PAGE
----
Conservation scientists have released a list of the 100 most threatened species in the world, which are likely to go extinct if immediate actions aren't taken, they say.
The list was released today (Sept. 11) in a presentation at the World Conservation Congress in Jeju, South Korea, and compiled by more than 8,000 scientists affiliated with the International Union for the Conservation of Nature (IUCN).
The 100 most threatened species, from 48 different countries, will be first in line to disappear completely if nothing is done to protect them, according to a release from the Zoological Society of London, whose scientists were involved in producing the list.
One of the threatened species one the list is the pygmy three-toed sloth, which exists only on Escudo Island, off the coast of Panama. At half the size of their mainland cousins, and weighing roughly the same as a newborn baby, pygmy sloths are the smallest and slowest sloths in the world and remain critically endangered. [Image Gallery: 100 Most Threatened Species]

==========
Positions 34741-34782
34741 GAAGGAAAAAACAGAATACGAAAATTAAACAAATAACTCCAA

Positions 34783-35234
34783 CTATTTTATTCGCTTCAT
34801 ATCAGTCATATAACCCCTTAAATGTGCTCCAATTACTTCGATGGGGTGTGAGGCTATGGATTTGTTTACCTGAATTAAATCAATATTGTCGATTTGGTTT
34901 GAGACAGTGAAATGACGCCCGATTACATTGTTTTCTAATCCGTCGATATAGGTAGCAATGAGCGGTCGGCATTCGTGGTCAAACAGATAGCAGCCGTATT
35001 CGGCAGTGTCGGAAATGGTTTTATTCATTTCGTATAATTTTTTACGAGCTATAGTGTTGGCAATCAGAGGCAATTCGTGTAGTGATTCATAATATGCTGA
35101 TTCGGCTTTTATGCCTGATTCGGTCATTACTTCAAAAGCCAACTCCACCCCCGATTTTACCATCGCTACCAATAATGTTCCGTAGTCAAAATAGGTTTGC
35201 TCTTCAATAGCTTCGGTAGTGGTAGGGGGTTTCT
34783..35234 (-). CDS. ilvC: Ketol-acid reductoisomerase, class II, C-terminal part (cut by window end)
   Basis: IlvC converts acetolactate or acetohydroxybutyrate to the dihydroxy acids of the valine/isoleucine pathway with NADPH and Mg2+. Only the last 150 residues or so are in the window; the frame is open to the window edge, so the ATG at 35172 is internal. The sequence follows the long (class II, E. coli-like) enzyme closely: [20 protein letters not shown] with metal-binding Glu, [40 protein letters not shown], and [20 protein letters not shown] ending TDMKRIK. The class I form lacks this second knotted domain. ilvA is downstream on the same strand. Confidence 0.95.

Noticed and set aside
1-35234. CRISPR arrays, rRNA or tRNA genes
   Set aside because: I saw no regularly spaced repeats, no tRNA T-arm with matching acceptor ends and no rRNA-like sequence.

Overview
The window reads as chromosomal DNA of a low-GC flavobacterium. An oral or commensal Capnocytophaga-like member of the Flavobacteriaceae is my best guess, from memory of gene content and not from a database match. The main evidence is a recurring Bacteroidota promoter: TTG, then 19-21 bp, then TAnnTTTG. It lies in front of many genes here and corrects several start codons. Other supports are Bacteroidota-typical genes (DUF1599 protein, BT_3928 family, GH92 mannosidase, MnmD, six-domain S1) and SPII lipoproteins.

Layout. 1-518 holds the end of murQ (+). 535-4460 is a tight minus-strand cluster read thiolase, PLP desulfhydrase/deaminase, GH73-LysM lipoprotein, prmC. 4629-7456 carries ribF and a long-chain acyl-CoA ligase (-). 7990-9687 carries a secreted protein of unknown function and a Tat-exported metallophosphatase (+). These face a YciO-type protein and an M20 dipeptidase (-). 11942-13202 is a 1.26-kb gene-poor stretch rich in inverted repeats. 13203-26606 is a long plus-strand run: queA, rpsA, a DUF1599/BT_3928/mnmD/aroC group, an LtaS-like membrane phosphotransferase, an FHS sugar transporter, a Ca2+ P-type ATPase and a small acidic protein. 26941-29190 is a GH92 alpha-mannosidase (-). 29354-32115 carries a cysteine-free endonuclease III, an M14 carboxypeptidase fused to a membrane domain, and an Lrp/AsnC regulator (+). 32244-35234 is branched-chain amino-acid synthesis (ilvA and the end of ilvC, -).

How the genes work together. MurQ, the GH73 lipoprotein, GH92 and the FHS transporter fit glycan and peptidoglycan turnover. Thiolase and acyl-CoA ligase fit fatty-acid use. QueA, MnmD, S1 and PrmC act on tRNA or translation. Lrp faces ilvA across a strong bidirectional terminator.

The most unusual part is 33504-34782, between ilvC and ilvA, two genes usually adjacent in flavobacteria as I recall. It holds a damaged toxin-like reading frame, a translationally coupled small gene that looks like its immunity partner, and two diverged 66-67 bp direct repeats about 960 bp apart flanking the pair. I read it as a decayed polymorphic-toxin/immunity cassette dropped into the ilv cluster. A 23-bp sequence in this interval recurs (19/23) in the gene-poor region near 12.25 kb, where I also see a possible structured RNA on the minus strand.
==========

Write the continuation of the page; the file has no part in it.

Another animal on the list includes the saola, one of the most threatened mammals in Southeast Asia. Known as the "Asian unicorn" because of its rarity, populations of these antelope may be down to a few tens of individuals today.
Conservationists fear many of the species on the list will be allowed to die out because the species on the list don't provide humans with obvious benefits, a view that conservation groups are trying to counter.
"The donor community and conservation movement are leaning increasingly towards a 'what can nature do for us' approach, where species and wild habitats are valued and prioritized according to the services they provide for people," said Jonathan Baillie, a conservation scientist with the Zoological Society of London, in a statement. "This has made it increasingly difficult for conservationists to protect the most threatened species on the planet."
But species can be saved if actions are taken, the scientists involved with the list say. Examples include Przewalski's horse and humpback whales, which have been kept around due to aggressive action, according to the release.
"All species have a value to nature and thus in turn to humans," said IUCN scientist Simon Stuart, in the release. "Although the value of some species may not appear obvious at first, all species in fact contribute in their way to the healthy functioning of the planet."